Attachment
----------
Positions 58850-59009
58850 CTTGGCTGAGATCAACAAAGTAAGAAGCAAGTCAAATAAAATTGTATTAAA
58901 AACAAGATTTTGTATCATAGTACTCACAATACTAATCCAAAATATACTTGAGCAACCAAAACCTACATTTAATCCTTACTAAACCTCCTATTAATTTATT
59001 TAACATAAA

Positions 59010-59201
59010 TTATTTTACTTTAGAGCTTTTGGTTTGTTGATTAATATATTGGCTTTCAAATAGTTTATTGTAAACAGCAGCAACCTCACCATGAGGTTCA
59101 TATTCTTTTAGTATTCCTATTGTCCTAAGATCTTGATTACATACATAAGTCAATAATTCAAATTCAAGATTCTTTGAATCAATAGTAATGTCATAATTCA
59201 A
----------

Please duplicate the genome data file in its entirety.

Positions 58850-59009
58850 CTTGGCTGAGATCAACAAAGTAAGAAGCAAGTCAAATAAAATTGTATTAAA
58901 AACAAGATTTTGTATCATAGTACTCACAATACTAATCCAAAATATACTTGAGCAACCAAAACCTACATTTAATCCTTACTAAACCTCCTATTAATTTATT
59001 TAACATAAA

Positions 59010-59201
59010 TTATTTTACTTTAGAGCTTTTGGTTTGTTGATTAATATATTGGCTTTCAAATAGTTTATTGTAAACAGCAGCAACCTCACCATGAGGTTCA
59101 TATTCTTTTAGTATTCCTATTGTCCTAAGATCTTGATTACATACATAAGTCAATAATTCAAATTCAAGATTCTTTGAATCAATAGTAATGTCATAATTCA
59201 A